```  def n_faces(self, n):
return filter(lambda face: len(face)==n+1, self.face_set)
```

There are other methods that I am not going over in this blog entry. Now let us demonstrate how to use the class by implementing a tetrahedron.

```sc = SimplicialComplex([('a', 'b', 'c', 'd')])
```

If we want to extract the faces, then enter:

```sc.faces()
```

which outputs:

```{('a',),
('a', 'b'),
('a', 'b', 'c'),
('a', 'b', 'c', 'd'),
('a', 'b', 'd'),
('a', 'c'),
('a', 'c', 'd'),
('a', 'd'),
('b',),
('b', 'c'),
('b', 'c', 'd'),
('b', 'd'),
('c',),
('c', 'd'),
('d',)}
```

We have gone over the basis of simplicial complex, which is the foundation of TDA. We appreciate that the simplicial complex deals only with the connectivity of points instead of the distances between the points. And the homology groups will be calculated based on this. However, how do we obtain the simplicial complex from the discrete data we have? Zomorodian’s review [Zomorodian 2011] gave a number of examples, but I will only go through two of them only. And from this, you can see that to establish the connectivity between points, we still need to apply some sort of distance metrics.

Alpha Complex

An alpha complex is the nerve of the cover of the restricted Voronoi regions. (Refer the details to Zomorodian’s review [Zomorodian 2011], this Wolfram MathWorld entry, or this Wolfram Demonstration.) We can extend the class SimplicialComplex to get a class AlphaComplex:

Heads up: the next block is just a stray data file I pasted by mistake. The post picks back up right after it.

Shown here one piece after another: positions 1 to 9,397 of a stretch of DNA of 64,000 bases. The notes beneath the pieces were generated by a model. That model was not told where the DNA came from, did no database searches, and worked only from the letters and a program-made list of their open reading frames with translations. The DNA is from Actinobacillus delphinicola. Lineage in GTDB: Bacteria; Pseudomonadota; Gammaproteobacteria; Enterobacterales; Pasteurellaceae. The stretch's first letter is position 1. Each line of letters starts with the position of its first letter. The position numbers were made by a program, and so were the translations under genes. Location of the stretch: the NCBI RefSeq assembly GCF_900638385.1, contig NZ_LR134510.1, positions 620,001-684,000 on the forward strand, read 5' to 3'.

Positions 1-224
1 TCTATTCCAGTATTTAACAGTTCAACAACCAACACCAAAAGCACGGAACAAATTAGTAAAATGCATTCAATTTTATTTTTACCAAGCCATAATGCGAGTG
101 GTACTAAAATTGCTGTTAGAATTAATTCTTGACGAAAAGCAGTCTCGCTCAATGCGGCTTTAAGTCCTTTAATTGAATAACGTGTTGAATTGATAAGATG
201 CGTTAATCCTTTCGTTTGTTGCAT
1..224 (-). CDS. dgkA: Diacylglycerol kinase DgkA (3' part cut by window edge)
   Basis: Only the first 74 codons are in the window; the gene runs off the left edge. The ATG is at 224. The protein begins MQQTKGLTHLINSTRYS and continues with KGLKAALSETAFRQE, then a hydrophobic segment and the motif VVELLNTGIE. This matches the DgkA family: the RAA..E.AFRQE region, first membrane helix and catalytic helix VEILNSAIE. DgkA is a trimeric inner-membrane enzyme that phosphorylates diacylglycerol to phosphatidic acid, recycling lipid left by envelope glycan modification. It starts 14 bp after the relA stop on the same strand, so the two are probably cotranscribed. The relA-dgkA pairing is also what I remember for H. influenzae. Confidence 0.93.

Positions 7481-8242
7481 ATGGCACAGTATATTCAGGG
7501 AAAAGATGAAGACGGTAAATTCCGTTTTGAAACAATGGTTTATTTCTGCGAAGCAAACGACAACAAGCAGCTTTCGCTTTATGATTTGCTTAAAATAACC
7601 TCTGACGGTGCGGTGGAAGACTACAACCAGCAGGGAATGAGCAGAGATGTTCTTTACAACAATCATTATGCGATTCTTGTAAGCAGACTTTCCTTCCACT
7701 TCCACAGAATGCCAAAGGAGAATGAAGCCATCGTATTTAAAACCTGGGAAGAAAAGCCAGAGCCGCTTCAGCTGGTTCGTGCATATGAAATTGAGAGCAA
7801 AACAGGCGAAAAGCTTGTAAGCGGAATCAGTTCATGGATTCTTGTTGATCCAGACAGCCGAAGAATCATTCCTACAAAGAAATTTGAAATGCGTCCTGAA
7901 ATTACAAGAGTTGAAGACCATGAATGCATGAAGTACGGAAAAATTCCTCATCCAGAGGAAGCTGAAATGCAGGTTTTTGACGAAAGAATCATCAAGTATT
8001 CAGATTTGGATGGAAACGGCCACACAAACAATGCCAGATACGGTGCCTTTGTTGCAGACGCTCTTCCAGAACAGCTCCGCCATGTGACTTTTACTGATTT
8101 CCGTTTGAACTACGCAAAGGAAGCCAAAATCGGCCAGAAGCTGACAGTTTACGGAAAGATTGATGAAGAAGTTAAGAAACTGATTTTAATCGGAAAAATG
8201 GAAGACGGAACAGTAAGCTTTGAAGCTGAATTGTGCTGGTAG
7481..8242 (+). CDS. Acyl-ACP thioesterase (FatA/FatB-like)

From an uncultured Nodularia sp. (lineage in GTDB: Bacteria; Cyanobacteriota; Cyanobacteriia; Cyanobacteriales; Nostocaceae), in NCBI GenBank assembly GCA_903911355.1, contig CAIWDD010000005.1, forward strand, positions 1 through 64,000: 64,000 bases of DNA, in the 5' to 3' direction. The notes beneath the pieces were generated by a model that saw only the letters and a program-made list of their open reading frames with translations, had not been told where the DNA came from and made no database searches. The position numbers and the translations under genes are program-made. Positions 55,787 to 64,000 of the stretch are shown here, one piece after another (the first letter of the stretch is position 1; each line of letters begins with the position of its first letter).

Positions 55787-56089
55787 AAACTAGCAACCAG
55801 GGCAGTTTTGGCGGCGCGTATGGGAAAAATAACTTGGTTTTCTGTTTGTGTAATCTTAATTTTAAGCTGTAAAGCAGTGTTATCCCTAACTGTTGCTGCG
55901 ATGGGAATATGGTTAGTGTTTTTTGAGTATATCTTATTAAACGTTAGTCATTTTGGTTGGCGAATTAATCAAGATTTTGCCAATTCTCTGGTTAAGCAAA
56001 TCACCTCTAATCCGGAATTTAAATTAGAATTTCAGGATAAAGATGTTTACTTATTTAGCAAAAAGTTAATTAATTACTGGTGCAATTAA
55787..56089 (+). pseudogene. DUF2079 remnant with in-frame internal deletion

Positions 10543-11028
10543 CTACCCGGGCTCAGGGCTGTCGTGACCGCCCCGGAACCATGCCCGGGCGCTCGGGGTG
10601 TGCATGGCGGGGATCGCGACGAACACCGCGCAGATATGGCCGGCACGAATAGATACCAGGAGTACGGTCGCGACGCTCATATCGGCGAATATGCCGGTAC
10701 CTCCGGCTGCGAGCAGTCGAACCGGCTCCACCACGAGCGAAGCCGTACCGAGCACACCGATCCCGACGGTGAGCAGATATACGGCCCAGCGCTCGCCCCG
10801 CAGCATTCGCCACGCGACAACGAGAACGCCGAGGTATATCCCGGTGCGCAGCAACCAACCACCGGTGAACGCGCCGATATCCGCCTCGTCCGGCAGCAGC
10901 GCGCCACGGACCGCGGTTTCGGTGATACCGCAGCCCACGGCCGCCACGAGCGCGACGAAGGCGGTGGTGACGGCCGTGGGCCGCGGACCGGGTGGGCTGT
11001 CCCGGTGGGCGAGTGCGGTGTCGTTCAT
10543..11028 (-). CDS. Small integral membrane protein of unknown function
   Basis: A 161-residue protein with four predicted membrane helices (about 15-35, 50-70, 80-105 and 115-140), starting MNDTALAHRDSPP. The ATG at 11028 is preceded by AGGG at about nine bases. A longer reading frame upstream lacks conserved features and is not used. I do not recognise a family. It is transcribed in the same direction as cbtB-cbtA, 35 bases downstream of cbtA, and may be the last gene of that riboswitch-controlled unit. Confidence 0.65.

```from scipy.spatial import Delaunay, distance
from operator import or_
from functools import partial

def facesiter(simplex):
for i in range(len(simplex)):
yield simplex[:i]+simplex[(i+1):]

def flattening_simplex(simplices):
for simplex in simplices:
for point in simplex:
yield point

def get_allpoints(simplices):
return set(flattening_simplex(simplices))

def contain_detachededges(simplex, distdict, epsilon):
if len(simplex)==2:
return (distdict[simplex[0], simplex[1]] &gt; 2*epsilon)
else:
return reduce(or_, map(partial(contain_detachededges, distdict=distdict, epsilon=epsilon), facesiter(simplex)))

class AlphaComplex(SimplicialComplex):
def __init__(self, points, epsilon, labels=None, distfcn=distance.euclidean):
self.pts = points
self.labels = range(len(self.pts)) if labels==None or len(labels)!=len(self.pts) else labels
self.epsilon = epsilon
self.distfcn = distfcn
self.import_simplices(self.construct_simplices(self.pts, self.labels, self.epsilon, self.distfcn))

def calculate_distmatrix(self, points, labels, distfcn):
distdict = {}
for i in range(len(labels)):
for j in range(len(labels)):
distdict[(labels[i], labels[j])] = distfcn(points[i], points[j])
return distdict

def construct_simplices(self, points, labels, epsilon, distfcn):
delaunay = Delaunay(points)
delaunay_simplices = map(tuple, delaunay.simplices)
distdict = self.calculate_distmatrix(points, labels, distfcn)

simplices = []
for simplex in delaunay_simplices:
faces = list(facesiter(simplex))
detached = map(partial(contain_detachededges, distdict=distdict, epsilon=epsilon), faces)
if reduce(or_, detached):
if len(simplex)&gt;2:
for face, notkeep in zip(faces, detached):
if not notkeep:
simplices.append(face)
else:
simplices.append(simplex)
simplices = map(lambda simplex: tuple(sorted(simplex)), simplices)
simplices = list(set(simplices))

allpts = get_allpoints(simplices)
for point in (set(labels)-allpts):